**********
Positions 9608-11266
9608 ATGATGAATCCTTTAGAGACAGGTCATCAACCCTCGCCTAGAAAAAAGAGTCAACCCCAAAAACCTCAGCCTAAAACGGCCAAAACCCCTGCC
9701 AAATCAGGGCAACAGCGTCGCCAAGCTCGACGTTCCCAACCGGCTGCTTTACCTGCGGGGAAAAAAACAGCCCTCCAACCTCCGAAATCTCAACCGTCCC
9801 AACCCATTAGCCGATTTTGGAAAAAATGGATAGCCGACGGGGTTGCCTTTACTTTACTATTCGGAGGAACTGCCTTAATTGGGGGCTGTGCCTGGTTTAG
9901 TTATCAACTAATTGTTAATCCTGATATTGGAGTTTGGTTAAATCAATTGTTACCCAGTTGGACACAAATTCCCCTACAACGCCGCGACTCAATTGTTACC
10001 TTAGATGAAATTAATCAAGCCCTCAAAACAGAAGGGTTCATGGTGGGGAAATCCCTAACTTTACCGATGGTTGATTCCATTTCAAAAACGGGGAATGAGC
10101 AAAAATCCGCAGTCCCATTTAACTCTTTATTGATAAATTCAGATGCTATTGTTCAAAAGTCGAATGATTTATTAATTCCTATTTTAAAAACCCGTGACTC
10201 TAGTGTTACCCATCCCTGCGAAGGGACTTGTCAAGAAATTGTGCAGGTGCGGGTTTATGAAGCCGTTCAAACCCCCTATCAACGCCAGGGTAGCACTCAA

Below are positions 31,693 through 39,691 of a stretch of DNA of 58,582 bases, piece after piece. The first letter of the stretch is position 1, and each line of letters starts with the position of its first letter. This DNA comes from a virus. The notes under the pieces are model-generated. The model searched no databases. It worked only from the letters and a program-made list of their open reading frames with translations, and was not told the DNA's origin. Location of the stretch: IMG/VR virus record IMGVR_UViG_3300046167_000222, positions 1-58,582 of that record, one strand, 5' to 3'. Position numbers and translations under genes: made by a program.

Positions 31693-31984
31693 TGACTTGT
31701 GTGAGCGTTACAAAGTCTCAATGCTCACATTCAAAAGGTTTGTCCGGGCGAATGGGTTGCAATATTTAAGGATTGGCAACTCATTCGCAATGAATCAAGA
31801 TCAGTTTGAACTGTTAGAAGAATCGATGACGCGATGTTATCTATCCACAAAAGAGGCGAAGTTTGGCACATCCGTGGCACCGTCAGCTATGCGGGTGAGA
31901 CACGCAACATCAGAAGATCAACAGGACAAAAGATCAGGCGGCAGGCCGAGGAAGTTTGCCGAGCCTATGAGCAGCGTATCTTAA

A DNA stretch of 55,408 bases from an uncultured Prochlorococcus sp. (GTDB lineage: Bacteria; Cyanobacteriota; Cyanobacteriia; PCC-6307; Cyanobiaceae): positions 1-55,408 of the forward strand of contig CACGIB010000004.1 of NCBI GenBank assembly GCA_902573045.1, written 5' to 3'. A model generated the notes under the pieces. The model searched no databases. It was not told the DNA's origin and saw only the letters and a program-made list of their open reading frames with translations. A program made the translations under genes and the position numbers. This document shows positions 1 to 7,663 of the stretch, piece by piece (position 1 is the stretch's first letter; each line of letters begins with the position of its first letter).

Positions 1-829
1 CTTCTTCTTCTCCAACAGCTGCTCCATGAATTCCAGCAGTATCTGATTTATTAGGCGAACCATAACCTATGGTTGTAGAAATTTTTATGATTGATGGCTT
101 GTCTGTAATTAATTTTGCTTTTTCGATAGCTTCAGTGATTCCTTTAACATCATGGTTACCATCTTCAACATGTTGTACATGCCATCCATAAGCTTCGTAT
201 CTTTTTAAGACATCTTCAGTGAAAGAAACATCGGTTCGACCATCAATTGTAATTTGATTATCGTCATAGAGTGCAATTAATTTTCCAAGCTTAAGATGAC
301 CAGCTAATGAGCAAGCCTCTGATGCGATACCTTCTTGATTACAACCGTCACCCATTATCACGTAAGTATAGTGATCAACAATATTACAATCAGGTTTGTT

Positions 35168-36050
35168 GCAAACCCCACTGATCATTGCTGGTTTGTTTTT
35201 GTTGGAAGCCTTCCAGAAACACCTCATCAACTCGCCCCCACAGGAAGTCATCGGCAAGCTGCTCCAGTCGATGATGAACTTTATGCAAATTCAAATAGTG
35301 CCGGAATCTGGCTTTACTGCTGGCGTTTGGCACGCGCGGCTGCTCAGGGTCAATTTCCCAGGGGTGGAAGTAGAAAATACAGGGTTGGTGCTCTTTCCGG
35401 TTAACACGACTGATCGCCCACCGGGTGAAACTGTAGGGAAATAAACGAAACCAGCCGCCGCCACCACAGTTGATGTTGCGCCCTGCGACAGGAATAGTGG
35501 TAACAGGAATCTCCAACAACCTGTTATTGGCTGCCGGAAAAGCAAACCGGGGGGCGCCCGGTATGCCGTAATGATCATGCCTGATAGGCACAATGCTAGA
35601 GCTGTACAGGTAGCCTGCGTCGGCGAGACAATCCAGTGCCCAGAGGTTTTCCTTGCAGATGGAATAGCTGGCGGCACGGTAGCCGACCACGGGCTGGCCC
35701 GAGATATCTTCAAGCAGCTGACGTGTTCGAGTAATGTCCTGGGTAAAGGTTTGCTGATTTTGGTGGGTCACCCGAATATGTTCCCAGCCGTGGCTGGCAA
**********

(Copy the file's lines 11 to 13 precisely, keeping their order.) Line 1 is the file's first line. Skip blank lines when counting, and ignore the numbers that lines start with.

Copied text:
31693 TGACTTGT
31701 GTGAGCGTTACAAAGTCTCAATGCTCACATTCAAAAGGTTTGTCCGGGCGAATGGGTTGCAATATTTAAGGATTGGCAACTCATTCGCAATGAATCAAGA
31801 TCAGTTTGAACTGTTAGAAGAATCGATGACGCGATGTTATCTATCCACAAAAGAGGCGAAGTTTGGCACATCCGTGGCACCGTCAGCTATGCGGGTGAGA